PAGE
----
However, you can help your lawyer reduce your bill. This series of posts will outline tips and strategy that you can use to minimize your legal fees and maximize the value of the legal services provided to you.
I write this series of blog posts with one caveat: the majority of family lawyers operate strictly on an hourly basis, and these posts are limited to arrangements where an hourly rate is applied. If you have a contingent retainer with your lawyer (that is, your lawyer gets paid a percentage of what you win in Court) then these tips will be helpful, but obviously will not affect your bottom line one whit.
So, without further ado, here is the first in a series of tips to help you reduce your legal bills.
1) Be unwavering, without being stubborn.
Decide early on what you want, and then pursue those goals. If you change your mind frequently and 'flip-flop' as to what you want over the course of litigation, that takes up a lot of extra time. Time for your lawyer to listen to the changes to his or her instructions, time to change or withdraw court documents, and time communicating with your spouse and/or his or her lawyer.
Sticking to your goals also bears fruit during the negotiation and mediation process. Generally, a litigant with a consistent, clear set of goals and demands will fare better at the negotiation table for the simple reason that they project confidence in the strength and legitimacy of their position.
Being unwavering might mean you need to take plenty of time at the outset of the case to decide what you want, or it might simply mean sticking to your values despite the doubts that may crop up during the proceedings. What you want, and how to get it, is an important discussion you need to have with your lawyer as early as possible. Ask lots of questions - that's what your lawyer is there for.
This advice is often hard to follow. Family proceedings are emotional, turbulent affairs. It's very difficult not to let your emotions interfere with your judgment, and often there are significant time pressures - looming deadlines and emergencies crop up frequently and unexpectedly. It is entirely normal to feel stress and some doubt under these kinds of pressures. If you feel this way, talk to your lawyer about your doubts. A big part of the lawyer's value to you is objectivity. As someone with no personal stake in the litigation, your lawyer can provide you with a fresh, rational perspective and unbiased advice on what to do and whether a change of strategy is warranted.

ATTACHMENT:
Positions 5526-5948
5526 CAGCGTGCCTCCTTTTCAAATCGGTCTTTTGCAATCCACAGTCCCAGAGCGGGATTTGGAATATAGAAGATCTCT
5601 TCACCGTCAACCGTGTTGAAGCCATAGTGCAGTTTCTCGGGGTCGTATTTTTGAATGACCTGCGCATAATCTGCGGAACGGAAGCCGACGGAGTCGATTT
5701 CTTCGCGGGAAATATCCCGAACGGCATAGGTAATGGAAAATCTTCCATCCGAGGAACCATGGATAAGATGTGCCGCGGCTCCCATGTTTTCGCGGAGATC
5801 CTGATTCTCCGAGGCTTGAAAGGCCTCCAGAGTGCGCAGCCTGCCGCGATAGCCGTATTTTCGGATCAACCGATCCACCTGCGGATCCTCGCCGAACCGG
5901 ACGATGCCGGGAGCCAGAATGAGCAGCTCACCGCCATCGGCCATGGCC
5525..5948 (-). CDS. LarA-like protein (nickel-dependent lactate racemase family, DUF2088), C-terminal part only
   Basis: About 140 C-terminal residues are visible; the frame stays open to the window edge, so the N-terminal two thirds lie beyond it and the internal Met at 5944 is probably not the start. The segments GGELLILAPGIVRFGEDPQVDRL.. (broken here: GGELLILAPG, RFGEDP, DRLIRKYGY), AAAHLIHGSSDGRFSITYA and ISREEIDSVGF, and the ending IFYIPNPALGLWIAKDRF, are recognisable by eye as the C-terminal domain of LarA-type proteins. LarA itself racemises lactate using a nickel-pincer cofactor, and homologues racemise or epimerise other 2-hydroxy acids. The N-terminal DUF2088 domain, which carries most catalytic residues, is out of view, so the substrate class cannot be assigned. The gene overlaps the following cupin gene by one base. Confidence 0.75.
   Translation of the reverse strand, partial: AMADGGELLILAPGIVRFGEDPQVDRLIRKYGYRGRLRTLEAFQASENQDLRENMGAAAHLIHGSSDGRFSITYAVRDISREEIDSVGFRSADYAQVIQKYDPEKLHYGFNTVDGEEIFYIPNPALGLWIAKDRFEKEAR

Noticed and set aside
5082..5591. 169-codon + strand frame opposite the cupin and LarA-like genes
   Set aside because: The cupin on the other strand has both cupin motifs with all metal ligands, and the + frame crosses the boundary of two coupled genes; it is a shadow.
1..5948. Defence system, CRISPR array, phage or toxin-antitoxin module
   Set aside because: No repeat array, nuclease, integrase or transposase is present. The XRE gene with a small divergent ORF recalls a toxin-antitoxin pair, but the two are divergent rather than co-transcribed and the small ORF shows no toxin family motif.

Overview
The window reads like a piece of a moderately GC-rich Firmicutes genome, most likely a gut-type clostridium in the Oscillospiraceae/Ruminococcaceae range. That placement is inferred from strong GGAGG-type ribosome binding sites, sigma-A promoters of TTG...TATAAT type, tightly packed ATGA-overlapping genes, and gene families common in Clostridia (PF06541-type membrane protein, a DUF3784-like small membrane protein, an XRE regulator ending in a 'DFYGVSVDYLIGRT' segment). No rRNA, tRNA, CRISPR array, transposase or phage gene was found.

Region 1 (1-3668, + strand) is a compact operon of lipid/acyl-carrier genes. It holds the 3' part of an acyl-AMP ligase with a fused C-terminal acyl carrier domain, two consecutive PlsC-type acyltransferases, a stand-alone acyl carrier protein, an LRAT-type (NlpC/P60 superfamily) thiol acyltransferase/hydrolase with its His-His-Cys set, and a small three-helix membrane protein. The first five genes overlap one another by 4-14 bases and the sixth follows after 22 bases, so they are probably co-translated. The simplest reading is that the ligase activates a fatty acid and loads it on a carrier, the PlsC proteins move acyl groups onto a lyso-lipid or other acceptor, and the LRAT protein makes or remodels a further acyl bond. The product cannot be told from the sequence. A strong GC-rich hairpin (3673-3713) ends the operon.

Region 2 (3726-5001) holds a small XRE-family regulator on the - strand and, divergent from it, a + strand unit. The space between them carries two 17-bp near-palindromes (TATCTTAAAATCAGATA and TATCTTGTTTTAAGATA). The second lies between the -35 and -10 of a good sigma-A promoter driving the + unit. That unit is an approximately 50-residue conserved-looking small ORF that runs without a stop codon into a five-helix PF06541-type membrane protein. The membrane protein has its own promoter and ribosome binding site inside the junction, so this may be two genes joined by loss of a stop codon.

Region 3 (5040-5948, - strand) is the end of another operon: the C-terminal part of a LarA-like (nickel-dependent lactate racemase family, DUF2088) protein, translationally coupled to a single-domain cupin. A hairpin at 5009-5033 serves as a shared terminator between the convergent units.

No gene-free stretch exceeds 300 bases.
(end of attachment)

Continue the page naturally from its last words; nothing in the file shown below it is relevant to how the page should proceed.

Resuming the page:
Being unwavering doesn't mean being stubborn, particularly where you are faced with a settlement offer from your former partner. Carefully consider any offers you receive, and be flexible enough to recognize when your goals can be met by means you had not initially considered. Be open to compromise. Keep in mind that you might face negative consequences if you unreasonably turn down a settlement offer - the most obvious of which are the additional legal fees you’ll incur by dragging out the process for what might be little or no gain. Additionally, under certain circumstances you may also have to pay a hefty portion of your former partner’s legal fees if you turn down a settlement offer and end up receiving less at trial than what was offered.